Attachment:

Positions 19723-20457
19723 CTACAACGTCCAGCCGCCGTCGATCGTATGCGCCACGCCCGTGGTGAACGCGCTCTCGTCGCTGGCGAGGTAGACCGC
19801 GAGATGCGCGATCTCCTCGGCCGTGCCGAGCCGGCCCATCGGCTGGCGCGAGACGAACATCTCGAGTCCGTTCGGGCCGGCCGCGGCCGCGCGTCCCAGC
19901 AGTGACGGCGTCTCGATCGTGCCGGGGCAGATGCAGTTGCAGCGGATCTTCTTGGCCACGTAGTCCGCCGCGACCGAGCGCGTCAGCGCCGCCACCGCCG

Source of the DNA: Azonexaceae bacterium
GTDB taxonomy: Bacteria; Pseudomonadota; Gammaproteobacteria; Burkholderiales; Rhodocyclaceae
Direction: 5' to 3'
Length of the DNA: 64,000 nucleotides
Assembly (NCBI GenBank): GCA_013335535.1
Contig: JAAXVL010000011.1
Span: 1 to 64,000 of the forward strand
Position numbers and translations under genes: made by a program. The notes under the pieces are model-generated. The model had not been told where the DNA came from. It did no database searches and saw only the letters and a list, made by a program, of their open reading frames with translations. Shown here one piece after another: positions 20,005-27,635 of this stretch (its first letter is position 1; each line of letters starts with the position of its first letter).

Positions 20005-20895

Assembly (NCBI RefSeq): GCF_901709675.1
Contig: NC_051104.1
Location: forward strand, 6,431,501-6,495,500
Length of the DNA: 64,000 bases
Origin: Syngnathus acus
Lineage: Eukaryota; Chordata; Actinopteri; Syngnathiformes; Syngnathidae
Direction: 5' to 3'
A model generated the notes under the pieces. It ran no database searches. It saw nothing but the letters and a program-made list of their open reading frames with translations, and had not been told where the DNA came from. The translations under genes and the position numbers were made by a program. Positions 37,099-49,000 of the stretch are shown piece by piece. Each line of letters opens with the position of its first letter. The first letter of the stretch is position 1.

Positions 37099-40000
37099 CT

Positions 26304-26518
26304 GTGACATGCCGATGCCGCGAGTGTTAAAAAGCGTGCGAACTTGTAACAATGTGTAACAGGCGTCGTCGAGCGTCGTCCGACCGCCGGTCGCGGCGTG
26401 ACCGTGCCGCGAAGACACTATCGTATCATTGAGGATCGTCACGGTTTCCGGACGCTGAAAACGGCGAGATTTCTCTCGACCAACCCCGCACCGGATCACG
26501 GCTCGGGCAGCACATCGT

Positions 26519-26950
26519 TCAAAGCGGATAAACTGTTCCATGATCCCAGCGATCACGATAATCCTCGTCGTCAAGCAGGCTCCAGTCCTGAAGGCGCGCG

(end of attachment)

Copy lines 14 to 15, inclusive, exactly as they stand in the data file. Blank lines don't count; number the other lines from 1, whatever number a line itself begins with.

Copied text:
Assembly (NCBI RefSeq): GCF_901709675.1
Contig: NC_051104.1